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What's on

CHINA DAILY | Updated: 2023-08-14 08:17
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Profiling Xinjiang

It is not uncommon to find people posting about their journeys to different parts of the Xinjiang Uygur autonomous region these days on social media platforms. A year-round destination for tourism and adventure, for many people, Xinjiang is a must-visit place. Painting Xinjiang, an ongoing exhibition at the Art Museum of the Central Academy of Fine Arts, shines a spotlight on depictions of Xinjiang by different generations of 20th century Chinese artists. The exhibition categorizes the rediscovery of the region by modern artists into four periods, the first during the 1930s and '40s, when the western areas of the country became a wartime refuge for people from elsewhere. Artists were astonished by the history and heritage they found, as well as the dynamism of ethnic cultures, which inspired them to create new styles. This generation of artists laid a foundation for their successors to seek motivation in the history, culture and art of Xinjiang. Their findings are presented through a diverse array of forms, with the perspective of Xinjiang shifting from landscapes and cultural heritage, to individual experience. The exhibition runs until Aug 20.

9:30 am-5:30 pm, closed on Mondays. 8 Huajiadi Nanjie, Chaoyang district, Beijing. 010-6477-1575.

Painterly life

Ding Tianque was part of the second generation of students to be trained at the China Academy of Art after it was founded in 1928. Together with peers like Wu Guanzhong and Zao Wou-ki, Ding followed in the footsteps of first-generation Chinese artists living and working in Europe, who introduced them to a broader and deeper perspective of art, through the dramatic landscapes of the 20th century. Painting Fragments, a retrospective of Ding's life and work, examines the efforts of an artist and educator to live up to his dream of art, as well as the changes to the cultural scene in the second half of the 20th century. It is a celebration of the close relations between the students and the teachers of his time, as a result of which the cultural traditions, new aesthetics and passion for art were passed onto the next generation. This intimate link is not only presented in Ding's works, but also in his letters, diaries and other manuscripts, which are all on display at the Chinese Academy of Oil Painting until Aug 26. The show is not just the profile of one individual with a firm belief in art, but a presentation of the collective image of his time.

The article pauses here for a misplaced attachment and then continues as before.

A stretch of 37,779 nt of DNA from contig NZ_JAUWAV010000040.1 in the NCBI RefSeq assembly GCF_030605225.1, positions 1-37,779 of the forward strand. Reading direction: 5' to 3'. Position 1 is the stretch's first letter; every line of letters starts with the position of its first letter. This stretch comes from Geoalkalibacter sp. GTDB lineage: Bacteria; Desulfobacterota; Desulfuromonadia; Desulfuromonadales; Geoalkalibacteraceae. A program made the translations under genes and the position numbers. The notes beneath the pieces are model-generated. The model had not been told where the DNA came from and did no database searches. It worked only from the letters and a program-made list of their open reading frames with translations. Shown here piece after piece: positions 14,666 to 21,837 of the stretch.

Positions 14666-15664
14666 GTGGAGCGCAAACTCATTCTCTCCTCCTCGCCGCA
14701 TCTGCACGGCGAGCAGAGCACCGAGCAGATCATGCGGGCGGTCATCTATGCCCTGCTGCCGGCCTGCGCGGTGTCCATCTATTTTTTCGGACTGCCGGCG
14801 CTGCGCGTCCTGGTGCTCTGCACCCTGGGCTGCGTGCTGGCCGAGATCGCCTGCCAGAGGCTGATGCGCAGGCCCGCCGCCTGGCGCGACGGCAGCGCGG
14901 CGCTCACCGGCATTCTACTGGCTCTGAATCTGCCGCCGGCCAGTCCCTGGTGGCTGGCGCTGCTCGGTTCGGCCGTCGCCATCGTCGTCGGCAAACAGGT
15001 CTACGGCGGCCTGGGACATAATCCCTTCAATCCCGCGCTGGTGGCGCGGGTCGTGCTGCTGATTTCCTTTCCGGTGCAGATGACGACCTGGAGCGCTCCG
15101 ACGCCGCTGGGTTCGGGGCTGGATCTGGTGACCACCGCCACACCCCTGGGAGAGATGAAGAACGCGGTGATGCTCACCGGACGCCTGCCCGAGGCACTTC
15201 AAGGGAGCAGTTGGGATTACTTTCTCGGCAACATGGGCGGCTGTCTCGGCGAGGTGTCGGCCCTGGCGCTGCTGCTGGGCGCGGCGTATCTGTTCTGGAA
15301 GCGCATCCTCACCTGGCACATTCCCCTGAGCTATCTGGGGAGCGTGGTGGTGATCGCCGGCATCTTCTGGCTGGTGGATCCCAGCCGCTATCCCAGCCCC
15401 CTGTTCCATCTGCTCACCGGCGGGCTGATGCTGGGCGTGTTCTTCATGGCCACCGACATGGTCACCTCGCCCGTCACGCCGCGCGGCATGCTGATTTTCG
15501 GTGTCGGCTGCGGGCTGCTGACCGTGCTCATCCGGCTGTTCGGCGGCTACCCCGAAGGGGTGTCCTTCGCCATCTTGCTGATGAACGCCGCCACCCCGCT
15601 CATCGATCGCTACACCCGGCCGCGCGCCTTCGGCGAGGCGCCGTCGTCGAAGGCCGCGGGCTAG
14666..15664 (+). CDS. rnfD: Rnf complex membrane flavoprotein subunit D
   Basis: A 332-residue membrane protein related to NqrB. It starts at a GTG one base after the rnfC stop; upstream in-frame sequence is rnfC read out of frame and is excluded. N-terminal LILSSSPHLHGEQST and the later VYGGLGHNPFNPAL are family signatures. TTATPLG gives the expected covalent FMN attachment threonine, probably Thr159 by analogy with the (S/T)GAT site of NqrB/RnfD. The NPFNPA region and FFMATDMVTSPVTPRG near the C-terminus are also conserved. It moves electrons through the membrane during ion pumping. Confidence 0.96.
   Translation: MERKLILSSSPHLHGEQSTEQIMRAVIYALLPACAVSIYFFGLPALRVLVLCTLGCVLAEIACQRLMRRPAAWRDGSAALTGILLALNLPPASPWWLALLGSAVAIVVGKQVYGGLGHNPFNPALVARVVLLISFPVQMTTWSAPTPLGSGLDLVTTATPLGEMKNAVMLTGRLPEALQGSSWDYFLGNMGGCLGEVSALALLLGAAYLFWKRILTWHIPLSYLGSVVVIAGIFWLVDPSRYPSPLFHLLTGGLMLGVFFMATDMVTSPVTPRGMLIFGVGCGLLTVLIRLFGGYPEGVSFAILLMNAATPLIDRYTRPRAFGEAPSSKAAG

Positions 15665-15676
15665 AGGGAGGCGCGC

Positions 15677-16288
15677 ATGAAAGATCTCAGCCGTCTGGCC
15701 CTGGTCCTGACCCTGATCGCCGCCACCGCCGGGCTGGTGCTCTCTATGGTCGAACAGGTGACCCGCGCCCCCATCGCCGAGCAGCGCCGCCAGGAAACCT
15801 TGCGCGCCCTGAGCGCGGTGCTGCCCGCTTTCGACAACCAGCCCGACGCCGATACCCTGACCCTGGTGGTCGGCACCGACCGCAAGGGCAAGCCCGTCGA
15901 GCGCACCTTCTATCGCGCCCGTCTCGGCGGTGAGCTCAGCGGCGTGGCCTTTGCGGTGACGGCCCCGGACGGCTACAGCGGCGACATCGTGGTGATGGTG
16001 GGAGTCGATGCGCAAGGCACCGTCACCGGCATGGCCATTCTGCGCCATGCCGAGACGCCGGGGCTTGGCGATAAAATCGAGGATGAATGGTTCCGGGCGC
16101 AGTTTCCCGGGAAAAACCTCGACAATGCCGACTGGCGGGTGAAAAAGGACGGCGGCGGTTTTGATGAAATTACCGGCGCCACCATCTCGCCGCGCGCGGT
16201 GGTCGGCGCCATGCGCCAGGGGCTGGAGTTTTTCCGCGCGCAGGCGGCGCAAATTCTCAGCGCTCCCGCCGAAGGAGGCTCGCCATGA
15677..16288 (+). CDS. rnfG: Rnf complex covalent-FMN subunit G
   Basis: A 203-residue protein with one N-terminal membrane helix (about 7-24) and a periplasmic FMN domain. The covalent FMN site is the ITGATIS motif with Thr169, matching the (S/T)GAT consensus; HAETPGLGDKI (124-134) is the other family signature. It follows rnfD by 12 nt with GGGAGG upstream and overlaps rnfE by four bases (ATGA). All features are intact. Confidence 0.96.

9 am-5 pm, closed on Mondays. 1704 Gaobeidian Cultural and Art New Street, Chaoyang district, Beijing.

Blue and white

The use of blue and white is not only reflected in the majesty of cobalt-blue qinghua porcelain, but also in the dynamism of daily life through pieces of hand-dyed cloth, like printed calico. Originating along the lower reaches of the Yangtze River in the 12th and 13th centuries, blue calico was once an essential part of everyday life. The techniques used to make it, as well as its rich patterns, reflected the booming economy, handicrafting and aesthetics of places like Nantong, Jiangsu province. It is this tradition that captured the heart of Wu Yuanxin, and inspired him to become an inheritor of the blue calico technique, and founder of a museum dedicated to the craft in his home in Nantong. Now, Wu has placed his collection of vintage calico cloth and his own creative attempts to revive the tradition on display in an exhibition at the Chinese Traditional Culture Museum, Transcendence, which runs until Sept 10.

9 am-5 pm, closed on Mondays. 16 Hujing Donglu, Chaoyang district, Beijing. 010-8799-1766.

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